"Think globally, act locally" is a slogan that aptly describes what I witnessed last week at the 4th Annual Southeast Florida Climate Leadership Summit. At the event, local government officials from four counties gathered to discuss how to mitigate and adapt to climate change’s impacts.
Yep, you heard that correctly – government officials in the United States—in a “purple” state, no less—came together in a bipartisan manner to address climate change mitigation and adaptation. In fact, mayors, members of Congress, county commissioners, and officials in charge of water issues in the state discussed how to move forward with action plans in response to sea-level rise – a climate change impact which is not theoretical, but happening now.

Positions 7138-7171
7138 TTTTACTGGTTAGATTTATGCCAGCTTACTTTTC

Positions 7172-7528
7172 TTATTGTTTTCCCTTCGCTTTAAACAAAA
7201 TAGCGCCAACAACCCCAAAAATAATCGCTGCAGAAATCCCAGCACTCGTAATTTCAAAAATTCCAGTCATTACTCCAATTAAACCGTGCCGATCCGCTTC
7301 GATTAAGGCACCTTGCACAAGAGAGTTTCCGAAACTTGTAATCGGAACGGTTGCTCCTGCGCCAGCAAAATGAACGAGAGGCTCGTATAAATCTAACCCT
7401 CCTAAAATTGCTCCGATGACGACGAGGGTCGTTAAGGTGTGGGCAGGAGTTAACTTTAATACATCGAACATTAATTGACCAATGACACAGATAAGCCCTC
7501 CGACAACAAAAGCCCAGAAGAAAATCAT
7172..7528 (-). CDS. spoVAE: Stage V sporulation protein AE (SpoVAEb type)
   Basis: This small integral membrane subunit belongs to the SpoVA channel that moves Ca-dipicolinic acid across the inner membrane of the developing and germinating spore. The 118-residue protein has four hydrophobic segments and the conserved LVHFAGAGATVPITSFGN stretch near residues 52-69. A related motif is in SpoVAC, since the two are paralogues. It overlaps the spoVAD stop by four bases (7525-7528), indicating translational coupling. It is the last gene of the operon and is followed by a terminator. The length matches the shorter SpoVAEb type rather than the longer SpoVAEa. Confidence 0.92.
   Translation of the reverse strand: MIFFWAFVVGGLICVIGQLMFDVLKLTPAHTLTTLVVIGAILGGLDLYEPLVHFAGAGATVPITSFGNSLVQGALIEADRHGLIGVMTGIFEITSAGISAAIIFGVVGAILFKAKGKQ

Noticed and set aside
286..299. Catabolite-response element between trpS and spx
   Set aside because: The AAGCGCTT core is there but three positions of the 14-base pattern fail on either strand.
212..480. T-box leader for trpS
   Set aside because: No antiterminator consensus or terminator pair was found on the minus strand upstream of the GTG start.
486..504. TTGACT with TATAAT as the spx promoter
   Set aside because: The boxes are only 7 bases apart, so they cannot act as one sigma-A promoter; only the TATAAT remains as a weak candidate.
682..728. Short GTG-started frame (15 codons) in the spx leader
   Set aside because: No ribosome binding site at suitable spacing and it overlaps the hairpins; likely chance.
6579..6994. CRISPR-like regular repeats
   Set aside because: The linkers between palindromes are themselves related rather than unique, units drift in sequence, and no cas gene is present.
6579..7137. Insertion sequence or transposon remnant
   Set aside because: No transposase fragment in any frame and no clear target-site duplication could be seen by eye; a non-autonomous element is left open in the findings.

Putting Aside Partisanship for Action
Unlike Congress, these public officials aren't debating the facts of climate change and its impacts or whether we should act. They see current effects and understand that in the face of streets flooding more regularly, drinking water supplies threatened by salinization, and models showing that some neighborhoods could become uninhabitable, what political party you support is irrelevant. Climate change impacts like sea level rise don't discriminate between Democrats and Republicans.